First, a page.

When the real estate market is a seller's market - you probably expect your house to sell very quickly, and hopefully with a LOT of offers. In fact, maybe you want to have an all out bidding war
What Is Earnest Money
Dated: May 19 2015
Truth be told, every time I say “earnest money” my silly brain conjures up an image of Ernest from Ernest goes to camp.
Thankfully, earnest money has nothing to do with that guy! Anytime you make an offer to purchase real estate you’ll want to consider making an earnest money deposit. In Iowa, earnest money isn’t required but it is customary. Basically, it’s a gesture of good faith that you intend to make good on your side of the contract. The earnest deposit will be held in the listing brokerage trust account and will be credited back to you at closing on the settlement statement.
Your real estate agent will help provide guidance on your purchase agreement/contract. For example, if you’re getting a loan then your offer might be contingent upon financing. If you are relying on someone buying your current house in order to buy a new house then you would have that contingency built into the offer. If one of the contingencies outlined in your purchase agreement occurred and you ended up cancelling the purchase agreement, then you would get the earnest money back.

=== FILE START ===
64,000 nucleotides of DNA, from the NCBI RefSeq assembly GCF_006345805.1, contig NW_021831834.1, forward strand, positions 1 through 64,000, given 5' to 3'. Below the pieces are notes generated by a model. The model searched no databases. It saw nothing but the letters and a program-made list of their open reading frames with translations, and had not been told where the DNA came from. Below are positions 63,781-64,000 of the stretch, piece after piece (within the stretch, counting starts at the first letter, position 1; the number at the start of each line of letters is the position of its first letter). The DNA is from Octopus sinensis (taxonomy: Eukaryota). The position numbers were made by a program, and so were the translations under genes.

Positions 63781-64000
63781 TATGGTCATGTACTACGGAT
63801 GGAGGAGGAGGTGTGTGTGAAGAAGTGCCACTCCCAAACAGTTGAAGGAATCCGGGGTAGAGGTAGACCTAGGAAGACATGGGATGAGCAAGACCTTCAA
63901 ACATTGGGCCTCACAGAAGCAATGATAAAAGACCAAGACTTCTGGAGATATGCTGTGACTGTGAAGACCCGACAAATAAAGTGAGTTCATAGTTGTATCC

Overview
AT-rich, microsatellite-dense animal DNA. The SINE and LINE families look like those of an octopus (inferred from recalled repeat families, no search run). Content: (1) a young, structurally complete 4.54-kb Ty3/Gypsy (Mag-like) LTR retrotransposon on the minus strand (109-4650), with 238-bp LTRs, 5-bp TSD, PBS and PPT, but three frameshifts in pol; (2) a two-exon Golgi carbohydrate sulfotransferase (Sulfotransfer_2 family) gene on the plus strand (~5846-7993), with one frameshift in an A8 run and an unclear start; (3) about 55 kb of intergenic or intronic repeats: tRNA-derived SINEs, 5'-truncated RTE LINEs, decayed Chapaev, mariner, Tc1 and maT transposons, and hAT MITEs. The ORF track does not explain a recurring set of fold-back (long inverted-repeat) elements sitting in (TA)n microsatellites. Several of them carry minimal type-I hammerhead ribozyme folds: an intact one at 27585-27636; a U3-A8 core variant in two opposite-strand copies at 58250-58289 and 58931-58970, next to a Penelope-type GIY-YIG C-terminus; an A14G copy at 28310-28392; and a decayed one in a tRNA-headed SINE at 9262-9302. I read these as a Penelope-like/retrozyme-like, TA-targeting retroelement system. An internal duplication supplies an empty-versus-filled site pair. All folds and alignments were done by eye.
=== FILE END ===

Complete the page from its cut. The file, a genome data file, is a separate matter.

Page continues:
If for some reason you didn’t buy the house and didn’t use one of the built in contingencies then you could be in breach of contract and the sellers would likely be awarded the earnest money as their “payment” for trusting you to make good on the contract. For example, if you woke up the day before closing and decided you’d rather move to California – you would lose the earnest money which is the price of being a flake.
Consider the earnest money as a promise to perform on the contract. If you don’t perform then its money for time/marketing lost on the house for other prospective buyers. Just imagine how devastating it would be for the sellers without the earnest money and the buyers just walking away without a just cause. Their home had been off the market for weeks waiting for the deal to close, lost time, lost opportunities to find the right buyer, etc.
These are pretty simple examples to explain earnest money. Please note that real life isn’t always as simple as these examples and being in breach of contract can result in big trouble – like needing a lawyer and getting sued. Yikes! My advice is to work with your real estate agent and if you have any legal concerns then definitely seek the advice of an attorney. Better safe than sorry.
If you’re ready to find the “Wright” house for you – give me a call. I’m ready to help!
In the competitive Des Moines market, Heather Wright combines client-focused service, innovative marketing techniques, and a decade of experience to make sure that your buying or selling experience is....